Rutgers Provides Hope for Ex-Offenders Navigating Recovery and a Life Beyond Bars
By Patti Verbanas
Peer support and sobriety are key to reducing recidivism in New Jersey
Nobody wants to return to prison except people like Joseph Hughes, who spent 13 years locked up.
On a recent spring day, he fished a beaded necklace out from under his collar and showed it to the inmate seated across from him in the prison cell.
“When I was dealing, I was confronted by a guy who wanted to steal my drugs, but I thought I’d die without them, so I fought back. And he shot me — for $100 worth of opioids. Now, see this?” he said, fingering the necklace. “My daughter made this for me. Today, this is the most important thing I carry. I’m telling you: There is a way out — from prison, from drugs.”
Hughes, who has been drug-free for eight years, is one of 30 former inmates and addicts who now work as peer health navigators in the Intensive Recovery Treatment Support (IRTS) program at Rutgers University Behavioral Healthcare. In their new roles, they are helping society to fight the opioid epidemic, reduce crime and recidivism, improve public health and save tax dollars.
The IRTS program was launched at Rutgers in January 2018 in partnership with the New Jersey Department of Corrections and Department of Mental Health and Addiction Services. The program pairs the peer health navigators with current inmates who have a history of opioid abuse. Six months before the prisoners’ release, they form a bond and develop a plan to help them re-enter society and stay clean and sober.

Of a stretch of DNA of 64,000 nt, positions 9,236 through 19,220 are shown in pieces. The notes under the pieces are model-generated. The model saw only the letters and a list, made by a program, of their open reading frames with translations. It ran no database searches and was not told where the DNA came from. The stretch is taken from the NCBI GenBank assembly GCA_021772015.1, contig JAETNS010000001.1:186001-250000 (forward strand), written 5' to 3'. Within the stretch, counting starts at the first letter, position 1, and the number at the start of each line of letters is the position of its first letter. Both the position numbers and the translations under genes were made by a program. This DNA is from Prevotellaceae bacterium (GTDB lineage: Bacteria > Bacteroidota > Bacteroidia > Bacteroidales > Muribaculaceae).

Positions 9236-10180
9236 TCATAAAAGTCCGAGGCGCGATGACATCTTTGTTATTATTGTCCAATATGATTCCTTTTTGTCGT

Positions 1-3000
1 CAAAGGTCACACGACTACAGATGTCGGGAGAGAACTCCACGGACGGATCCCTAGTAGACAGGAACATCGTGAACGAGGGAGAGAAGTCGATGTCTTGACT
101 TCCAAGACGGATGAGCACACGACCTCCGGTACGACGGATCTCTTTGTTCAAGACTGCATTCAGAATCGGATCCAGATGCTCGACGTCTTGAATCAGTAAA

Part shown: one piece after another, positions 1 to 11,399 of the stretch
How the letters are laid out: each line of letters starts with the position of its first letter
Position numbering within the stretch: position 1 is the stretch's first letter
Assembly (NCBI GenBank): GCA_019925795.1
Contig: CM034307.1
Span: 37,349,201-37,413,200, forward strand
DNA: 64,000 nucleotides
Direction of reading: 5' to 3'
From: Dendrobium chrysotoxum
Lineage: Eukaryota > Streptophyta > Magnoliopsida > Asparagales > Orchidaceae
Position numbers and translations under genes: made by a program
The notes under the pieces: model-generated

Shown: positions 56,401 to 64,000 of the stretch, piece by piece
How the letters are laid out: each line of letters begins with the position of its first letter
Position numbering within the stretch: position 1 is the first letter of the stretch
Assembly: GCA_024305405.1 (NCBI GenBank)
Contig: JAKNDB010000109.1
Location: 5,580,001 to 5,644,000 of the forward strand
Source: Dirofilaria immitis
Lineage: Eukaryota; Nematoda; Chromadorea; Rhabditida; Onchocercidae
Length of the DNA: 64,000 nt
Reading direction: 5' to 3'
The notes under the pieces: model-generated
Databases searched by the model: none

For more than a decade, Rutgers has provided physical and mental health care to New Jersey’s 19,000 inmates. The NJDOC asked Rutgers to create the peer health navigator program because few inmates who received treatment referrals for addiction were following through after they were released.
“Studies have shown that peer support specialists with shared experiences who assist newly released offenders significantly improve the success rates of re-entry into society, especially when it comes to mental health treatment and sobriety,” said Mary-Catherine Bohan, vice president of clinical services. “This program takes the concept one step further by allowing the peer health navigators to establish a relationship with inmates while they are still in prison and then remain with them for one year after release to ensure they continue treatment.”
The Rutgers program can serve 600 people, 200 of whom receive medication-assisted treatment and 400 who receive other addiction treatment services, such as psychotherapy. The team includes peer health navigators, case managers and a nurse.
“The program developed at Rutgers speaks powerfully to the connection between the university and the Department of Corrections,” said Herbert Kaldany, director of mental health and addictions for the NJDOC. “By providing a pillar of support to released offenders, the peer health navigators create a stable environment in which offenders can thrive as members of society and thus are helping the state address the opioid epidemic and reduce crime.”
Hughes believes his life would have turned out differently if the peer health navigator program existed during the 13 years he was behind bars. “In prison, you don’t talk about your emotions,” he said. “I didn’t know recovery was even possible, but the inmates today listen to me. They see the abscesses and scars on my hands and arms. They know I’m for real, that I’ve been where they are now.”
That shared perspective is something that clinicians do not have. “Most people released from prison have difficulty finding housing, employment and treatment on their own, which leads them to recidivism and overdoses that often lead to death,” Bohan said. “Peer health navigators are trained to assist these people with whatever they need to transition and maintain their sobriety, whether it’s providing transportation, making a connection with social services or identifying housing, educational training and employment opportunities.”
The program also helps the peer health navigators maintain their own sobriety, Hughes said.
“As crazy as it seems, I look forward to coming to prison because it’s gratifying to help others. When people I used to serve time with see me in professional clothes and ask me what I’m doing back in the prison, I tell them, ‘I’m here to show you that there is hope.’”